We use cookies to improve your experience, some are essential for the operation of this site.

St John the Baptist, Boldre, Hampshire

(50°47′32″N, 1°32′30″W)
SZ 324 993
pre-1974 traditional (England and Wales) Hampshire
now Hampshire
  • Ron Baxter
05 April 2006

Please use this link to cite this page - https://www.crsbi.ac.uk/view-item?i=4942.

Find out how to cite the CRSBI website here.

Feature Sets

Boldre is in the southern New Forest in SW Hampshire, 2 mile s N of the centre of Lymington in the valley of the Lymington river. St John’s is half a mile N of the village centre, on the edge of the woodland. The church has an extremely long nave with N and S aisles, a S porch and a N vestry, and a chancel with a S chapel and a tower above it. On the N side of the chancel is a small modern vestry. The church presumably began as a two-cell building with a nave approximately half its present length and perhaps an apsidal E end. A three-bay S aisle was added in the 12thc, and in the mid-13thc a three-bay N aisle was added. Later in the 13thc the nave was lengthened westwards by three more bays, with an aisle on the S only continuing the line of the old S aisle to the W. The chancel was lengthened c 1300, but was rebuilt entirely in 1855. The present S chapel was added in the 14thc. The upper storey of this, forming the tower, is of brick and dates from 1697. A vestry was added alongside the N wall of the nave, W of the aisle, in the 19thc and extended to the line of the W front in the 20thc. The S porch is 14thc, but the nave and S aisle now share a single roof that descends very low so that the aisle windows and the porch rise well above the eaves and have dormer roofs. The W wall of the nave was rebuilt in 1996 after it was found to be cracking and falling outwards. Construction is generally of ashlar and rubble with flints, said to come from the Isle of Wight as there is no local source. The only Romanesque feature recorded here is the E section of the S nave arcade.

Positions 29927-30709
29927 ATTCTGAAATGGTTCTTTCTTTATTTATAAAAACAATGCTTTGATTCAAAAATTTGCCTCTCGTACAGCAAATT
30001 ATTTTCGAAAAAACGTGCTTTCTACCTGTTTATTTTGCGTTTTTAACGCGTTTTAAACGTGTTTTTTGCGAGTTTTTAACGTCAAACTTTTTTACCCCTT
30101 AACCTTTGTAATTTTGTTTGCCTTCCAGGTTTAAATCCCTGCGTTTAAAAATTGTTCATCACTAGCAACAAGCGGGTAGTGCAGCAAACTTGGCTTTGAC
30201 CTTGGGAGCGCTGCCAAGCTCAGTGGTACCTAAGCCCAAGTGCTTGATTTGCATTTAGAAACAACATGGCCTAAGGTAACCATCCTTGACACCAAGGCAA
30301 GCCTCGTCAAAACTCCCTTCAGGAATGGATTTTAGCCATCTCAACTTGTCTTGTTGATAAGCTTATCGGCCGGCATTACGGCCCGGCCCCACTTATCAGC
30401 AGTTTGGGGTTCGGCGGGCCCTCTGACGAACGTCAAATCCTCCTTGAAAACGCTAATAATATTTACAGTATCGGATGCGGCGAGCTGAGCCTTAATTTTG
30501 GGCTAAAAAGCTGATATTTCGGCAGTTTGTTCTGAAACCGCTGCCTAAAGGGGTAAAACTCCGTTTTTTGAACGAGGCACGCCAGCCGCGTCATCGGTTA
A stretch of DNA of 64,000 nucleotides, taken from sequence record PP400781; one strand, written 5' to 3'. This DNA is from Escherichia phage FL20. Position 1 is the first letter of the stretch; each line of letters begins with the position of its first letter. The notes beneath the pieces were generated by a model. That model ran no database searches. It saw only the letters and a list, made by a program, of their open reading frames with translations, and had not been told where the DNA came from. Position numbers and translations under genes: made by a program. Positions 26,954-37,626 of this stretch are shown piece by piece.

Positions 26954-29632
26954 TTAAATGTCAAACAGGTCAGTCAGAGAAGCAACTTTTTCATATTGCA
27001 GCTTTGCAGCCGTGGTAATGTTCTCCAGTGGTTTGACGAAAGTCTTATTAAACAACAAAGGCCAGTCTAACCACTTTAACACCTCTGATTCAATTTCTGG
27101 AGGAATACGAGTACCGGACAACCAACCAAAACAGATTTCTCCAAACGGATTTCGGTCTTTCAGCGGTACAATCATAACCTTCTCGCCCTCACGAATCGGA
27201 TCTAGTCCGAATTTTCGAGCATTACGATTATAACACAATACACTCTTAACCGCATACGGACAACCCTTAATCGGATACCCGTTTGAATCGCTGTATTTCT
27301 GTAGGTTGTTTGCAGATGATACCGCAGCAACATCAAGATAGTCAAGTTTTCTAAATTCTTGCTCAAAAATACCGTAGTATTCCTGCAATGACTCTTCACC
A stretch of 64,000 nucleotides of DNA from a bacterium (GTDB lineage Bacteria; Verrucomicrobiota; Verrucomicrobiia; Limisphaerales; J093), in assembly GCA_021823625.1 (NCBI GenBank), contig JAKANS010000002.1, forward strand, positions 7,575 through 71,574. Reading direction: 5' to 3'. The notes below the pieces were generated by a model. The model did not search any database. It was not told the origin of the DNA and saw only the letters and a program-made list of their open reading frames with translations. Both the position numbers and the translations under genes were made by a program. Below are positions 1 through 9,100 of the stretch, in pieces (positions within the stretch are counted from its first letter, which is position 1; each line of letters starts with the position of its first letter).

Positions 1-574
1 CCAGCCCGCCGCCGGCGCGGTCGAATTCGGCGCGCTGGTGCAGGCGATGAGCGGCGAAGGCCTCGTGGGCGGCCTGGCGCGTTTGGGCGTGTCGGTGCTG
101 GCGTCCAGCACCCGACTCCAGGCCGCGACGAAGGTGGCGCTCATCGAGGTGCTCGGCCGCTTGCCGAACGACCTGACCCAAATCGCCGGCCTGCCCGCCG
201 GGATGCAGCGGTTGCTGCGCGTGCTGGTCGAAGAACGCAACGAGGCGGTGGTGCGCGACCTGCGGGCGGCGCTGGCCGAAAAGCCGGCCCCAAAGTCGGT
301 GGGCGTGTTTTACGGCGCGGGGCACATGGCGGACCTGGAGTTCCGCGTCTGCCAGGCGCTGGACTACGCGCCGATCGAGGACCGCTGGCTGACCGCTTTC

In the Domesday Survey Boldre was the centre of a Hundred. Pain held two manors here before the Conquest, assessed at 2 hides, but in 1079 it was all taken into the king’s forest, except for 6 acres of meadow held in 1086 by Hugh de St Quentin. In c1140-50 the church of Boldre, and its chapels at Brockenhurst and Lymington, were granted to the Priory of Austin Canons at Christchurch Twyneham by Baldwin de Redvers. It remained in the hands of Christchurch Priory until the Dissolution in 1539.


Interior Features



Pevsner (and the present author) date the arcade to c.1175 on the bases of the chamfered piers and arches, although Perkins (and Macaire’s revised guide) prefer an 11thc date.


F. Perkins, Boldre. The Parish, the Church and the Inhabitants. Lymington 1927.

W. F. Perkins, A Guide to Boldre Church, New Forest. 1938. 7th ed. (revised by T. Macaire). Lymington 1997.

N. Pevsner and D. Lloyd, The Buildings of England. Hampshire and the Isle of Wight. Harmondsworth 1967, 113-14.

Victoria County History: Hampshire. IV (1911), 616-23.

Victoria County History: Hampshire. II (1973), 152-60 (on Christchurch Priory).